Success Rates

Many patients wish to gauge their chance for a successful artificial disc replacement surgery by looking at success rates. While this is perfectly reasonable, it can be misleading and it is certainly complicated. Some experienced surgeons report audited success of 90%, yet the world-wide figure is about 65% for ADR surgery. Always deal with a surgeon who has audited results.

First, we must ask, what is success? If the patient has a technically perfect surgery, which restores the disc height, decompresses all the nerves and prevents paralysis, but the patient still has pain, is the surgery a success? Well, the patient is the judge and if the patient is still in pain they may say the surgery was not a success and this is how success rates are measured in studies. But the surgeon has done that he/she can do. ADR surgery does repair spinal nerves, which have suffered from compression, only by time and the bodies healing mechanisms. Even in a perfectly performed surgeries, a minority of patients post surgical back pain can result as from distraction or pain chronification (a brain function). These conditions usually subside in 3 months.

Second, patients expectations play a role in success scoring. While the vast majority of patients report a successful outcome from ADR surgery, especially with an experienced and successful surgeon, if the 65 year patient, who has suffered from back pain most their life, expects their entire spine to feel like it did when there were a teenager, they maybe disappointed. But then again no surgery can do that.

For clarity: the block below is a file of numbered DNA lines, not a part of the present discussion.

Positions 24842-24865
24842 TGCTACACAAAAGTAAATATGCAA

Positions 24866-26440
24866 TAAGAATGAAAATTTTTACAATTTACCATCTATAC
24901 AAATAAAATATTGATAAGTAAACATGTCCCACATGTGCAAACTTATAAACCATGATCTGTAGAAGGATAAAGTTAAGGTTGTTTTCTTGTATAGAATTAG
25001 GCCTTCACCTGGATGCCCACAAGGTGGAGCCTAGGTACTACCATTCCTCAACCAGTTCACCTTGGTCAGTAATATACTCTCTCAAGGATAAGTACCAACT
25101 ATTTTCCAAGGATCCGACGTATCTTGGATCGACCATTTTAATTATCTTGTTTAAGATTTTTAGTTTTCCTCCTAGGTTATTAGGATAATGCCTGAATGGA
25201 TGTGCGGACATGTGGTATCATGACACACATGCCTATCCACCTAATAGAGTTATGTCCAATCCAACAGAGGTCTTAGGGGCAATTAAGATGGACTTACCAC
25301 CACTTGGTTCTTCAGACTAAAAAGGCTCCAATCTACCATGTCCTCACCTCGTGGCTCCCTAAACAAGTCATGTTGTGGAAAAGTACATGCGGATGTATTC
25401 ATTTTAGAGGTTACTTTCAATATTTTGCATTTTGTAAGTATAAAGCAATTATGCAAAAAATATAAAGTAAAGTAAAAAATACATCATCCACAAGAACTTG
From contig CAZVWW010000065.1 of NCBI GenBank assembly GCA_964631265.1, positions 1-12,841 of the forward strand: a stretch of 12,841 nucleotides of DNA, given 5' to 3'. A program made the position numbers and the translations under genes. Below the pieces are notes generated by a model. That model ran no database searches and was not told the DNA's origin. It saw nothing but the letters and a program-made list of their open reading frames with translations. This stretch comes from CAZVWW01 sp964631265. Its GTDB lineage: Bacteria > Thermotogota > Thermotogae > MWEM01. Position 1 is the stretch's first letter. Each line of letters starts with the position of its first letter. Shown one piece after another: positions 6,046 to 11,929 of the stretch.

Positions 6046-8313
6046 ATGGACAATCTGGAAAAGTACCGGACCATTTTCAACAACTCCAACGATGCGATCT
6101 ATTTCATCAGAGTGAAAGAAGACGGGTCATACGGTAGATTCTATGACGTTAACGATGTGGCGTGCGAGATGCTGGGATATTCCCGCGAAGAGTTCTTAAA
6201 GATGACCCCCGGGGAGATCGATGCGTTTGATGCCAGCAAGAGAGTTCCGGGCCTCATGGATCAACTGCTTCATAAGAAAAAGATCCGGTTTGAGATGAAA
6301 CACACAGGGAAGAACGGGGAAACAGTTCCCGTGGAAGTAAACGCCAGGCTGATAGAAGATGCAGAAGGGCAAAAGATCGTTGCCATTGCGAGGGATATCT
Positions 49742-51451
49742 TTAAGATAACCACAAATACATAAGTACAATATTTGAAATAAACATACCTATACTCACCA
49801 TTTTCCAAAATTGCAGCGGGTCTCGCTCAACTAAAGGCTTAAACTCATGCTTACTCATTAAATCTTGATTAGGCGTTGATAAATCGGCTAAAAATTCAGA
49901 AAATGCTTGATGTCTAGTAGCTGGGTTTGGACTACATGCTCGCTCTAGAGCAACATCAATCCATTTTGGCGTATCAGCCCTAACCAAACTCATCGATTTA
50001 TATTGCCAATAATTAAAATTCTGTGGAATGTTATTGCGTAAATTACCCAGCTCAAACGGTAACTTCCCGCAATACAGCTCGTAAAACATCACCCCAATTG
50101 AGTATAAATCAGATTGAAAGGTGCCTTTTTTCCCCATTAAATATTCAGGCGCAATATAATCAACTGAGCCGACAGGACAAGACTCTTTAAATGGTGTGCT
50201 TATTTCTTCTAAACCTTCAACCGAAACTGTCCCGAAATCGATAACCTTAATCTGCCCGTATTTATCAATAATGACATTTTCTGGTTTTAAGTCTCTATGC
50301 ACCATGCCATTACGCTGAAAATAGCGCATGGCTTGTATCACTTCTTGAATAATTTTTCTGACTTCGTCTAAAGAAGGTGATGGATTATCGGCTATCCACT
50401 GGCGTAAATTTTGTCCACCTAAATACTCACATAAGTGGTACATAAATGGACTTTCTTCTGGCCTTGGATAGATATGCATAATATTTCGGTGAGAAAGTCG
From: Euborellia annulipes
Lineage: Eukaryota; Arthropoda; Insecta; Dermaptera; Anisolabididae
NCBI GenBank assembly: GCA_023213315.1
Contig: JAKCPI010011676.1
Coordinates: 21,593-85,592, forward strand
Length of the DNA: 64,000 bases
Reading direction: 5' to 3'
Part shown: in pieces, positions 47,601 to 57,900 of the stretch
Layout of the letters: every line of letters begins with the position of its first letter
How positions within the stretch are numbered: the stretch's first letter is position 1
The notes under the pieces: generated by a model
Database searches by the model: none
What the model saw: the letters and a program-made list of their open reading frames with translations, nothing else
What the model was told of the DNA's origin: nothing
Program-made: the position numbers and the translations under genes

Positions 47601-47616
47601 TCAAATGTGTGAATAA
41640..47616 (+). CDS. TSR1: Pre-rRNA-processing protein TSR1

Third, we must understand that statistics include all patients, some for which the surgery was their last hope. It is almost a universal aspect of medicine that once the procedure moves from research to the general public patient selection becomes wider. (Sicker and older patients with more comorbidities will be included in the treatment groups.) Younger, healthier single-level patients without comorbidities will do better than other patients. How much better depends on how wide the patient population is and how skilled the surgeon. Success rates can vary widely by surgeon. The best hope for a patient is to find a surgeon with peer verified results. These surgeons are usually involved in some kind of research with a manufacturer.

Fourth, we must realize that artificial disc replacement is a relatively new surgical procedure. Any medical doctor can legally do this procedure and some begin doing the procedure after a two-day course. Their success rates become part of the world-wide success rate of the procedure.

Fifth, there is every reason to believe that artificial disc replacement in the hands of skilled and experienced surgeon has a much higher initial success rate than fusion and a higher success rate than other surgeons. Also, ADR will have a better long-term outlook than fusion, because of the lack of orthopedic stresses that fusion places on the spine.